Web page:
Edited By: C Shore and S Wright
312 pages, no illustrations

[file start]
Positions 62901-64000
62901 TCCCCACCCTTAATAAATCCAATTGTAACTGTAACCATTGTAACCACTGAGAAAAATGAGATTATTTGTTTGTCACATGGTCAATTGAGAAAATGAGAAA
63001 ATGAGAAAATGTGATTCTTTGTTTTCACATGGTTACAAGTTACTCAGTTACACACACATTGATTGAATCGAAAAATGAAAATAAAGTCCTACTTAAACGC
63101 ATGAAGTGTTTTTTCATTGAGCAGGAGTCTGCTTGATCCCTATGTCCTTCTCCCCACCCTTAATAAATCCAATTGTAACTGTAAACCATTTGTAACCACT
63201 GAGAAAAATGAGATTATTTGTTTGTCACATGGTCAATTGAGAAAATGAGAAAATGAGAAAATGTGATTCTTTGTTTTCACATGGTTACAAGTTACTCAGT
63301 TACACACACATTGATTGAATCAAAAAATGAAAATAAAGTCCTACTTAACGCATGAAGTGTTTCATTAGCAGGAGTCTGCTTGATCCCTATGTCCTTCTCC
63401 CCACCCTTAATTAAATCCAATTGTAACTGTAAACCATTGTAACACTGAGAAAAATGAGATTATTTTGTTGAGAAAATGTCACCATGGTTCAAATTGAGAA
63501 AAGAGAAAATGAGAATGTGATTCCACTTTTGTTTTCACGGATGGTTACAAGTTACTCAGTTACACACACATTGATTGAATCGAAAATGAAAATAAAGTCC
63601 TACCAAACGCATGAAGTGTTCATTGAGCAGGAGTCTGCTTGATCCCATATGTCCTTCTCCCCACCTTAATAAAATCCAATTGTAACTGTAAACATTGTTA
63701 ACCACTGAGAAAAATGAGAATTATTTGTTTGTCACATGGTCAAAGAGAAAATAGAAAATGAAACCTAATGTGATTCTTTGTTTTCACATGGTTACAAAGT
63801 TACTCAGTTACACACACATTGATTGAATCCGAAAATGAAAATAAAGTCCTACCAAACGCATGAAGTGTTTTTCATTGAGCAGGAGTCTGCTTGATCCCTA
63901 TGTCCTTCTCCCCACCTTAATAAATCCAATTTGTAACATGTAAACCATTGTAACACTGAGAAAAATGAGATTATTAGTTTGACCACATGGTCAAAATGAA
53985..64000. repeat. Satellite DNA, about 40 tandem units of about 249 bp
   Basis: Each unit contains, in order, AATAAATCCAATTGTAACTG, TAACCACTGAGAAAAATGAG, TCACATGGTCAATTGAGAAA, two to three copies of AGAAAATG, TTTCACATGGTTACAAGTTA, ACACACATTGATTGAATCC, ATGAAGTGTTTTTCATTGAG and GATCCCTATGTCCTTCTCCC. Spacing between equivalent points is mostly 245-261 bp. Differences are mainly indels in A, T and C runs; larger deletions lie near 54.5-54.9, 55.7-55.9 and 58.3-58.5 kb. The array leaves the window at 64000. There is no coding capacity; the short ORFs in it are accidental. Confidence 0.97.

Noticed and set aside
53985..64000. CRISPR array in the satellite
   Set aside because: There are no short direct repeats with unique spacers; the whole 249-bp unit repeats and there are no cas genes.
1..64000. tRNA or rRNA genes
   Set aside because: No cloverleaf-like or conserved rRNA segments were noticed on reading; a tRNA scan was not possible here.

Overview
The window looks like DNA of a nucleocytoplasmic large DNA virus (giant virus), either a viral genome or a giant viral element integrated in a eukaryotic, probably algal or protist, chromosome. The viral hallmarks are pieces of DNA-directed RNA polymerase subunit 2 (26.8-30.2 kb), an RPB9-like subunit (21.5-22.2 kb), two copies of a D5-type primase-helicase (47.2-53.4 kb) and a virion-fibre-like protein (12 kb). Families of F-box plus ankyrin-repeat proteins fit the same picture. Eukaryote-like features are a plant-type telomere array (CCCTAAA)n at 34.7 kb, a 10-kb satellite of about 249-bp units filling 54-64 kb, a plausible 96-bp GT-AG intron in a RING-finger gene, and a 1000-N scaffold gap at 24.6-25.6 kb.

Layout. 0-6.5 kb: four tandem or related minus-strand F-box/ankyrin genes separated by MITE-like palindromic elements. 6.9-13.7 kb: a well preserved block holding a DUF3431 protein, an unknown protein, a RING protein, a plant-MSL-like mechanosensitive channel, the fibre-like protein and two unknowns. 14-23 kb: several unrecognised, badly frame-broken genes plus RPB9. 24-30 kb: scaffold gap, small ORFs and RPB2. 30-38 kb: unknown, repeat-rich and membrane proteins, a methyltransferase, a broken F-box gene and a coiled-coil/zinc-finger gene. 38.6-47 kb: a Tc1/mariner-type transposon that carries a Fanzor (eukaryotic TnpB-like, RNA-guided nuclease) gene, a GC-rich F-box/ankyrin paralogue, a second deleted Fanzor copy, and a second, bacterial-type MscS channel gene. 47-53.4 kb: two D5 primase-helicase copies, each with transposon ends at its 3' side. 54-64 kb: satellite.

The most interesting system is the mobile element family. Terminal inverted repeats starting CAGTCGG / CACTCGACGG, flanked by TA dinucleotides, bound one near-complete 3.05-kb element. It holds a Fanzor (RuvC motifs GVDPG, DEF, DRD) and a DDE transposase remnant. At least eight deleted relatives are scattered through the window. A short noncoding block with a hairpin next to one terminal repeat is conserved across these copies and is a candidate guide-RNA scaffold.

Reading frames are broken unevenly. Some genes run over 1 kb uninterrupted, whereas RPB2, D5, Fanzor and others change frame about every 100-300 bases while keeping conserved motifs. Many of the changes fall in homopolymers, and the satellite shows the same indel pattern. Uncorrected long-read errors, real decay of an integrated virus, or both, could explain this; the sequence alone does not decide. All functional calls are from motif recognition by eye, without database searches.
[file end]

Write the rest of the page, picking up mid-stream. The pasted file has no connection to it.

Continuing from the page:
There is a growing concern that citizens are becoming alienated from an increasingly remote and commercialised policy-making process and that frontiers of policy are expanding. Through policy, the individual is categorised and given such statuses and roles as 'subject', 'citizen', 'professional', 'national', 'criminal' and 'deviant'. People are classified, shaped and ordered according to policies, but they may have little consciousness of, or control over, the processes at work. The study of policy, therefore, leads straight into issues at the heart of anthropology: norms and institutions; ideology and consciousness; knowledge and power; rhetoric and discourse; meaning and interpretation. Anthropology of Policy argues that policy becomes an increasingly central concept and instrument in the organisation of contemporary societies and that it now impinges on all areas of life so that it is virtually impossible to ignore or escape its influence.
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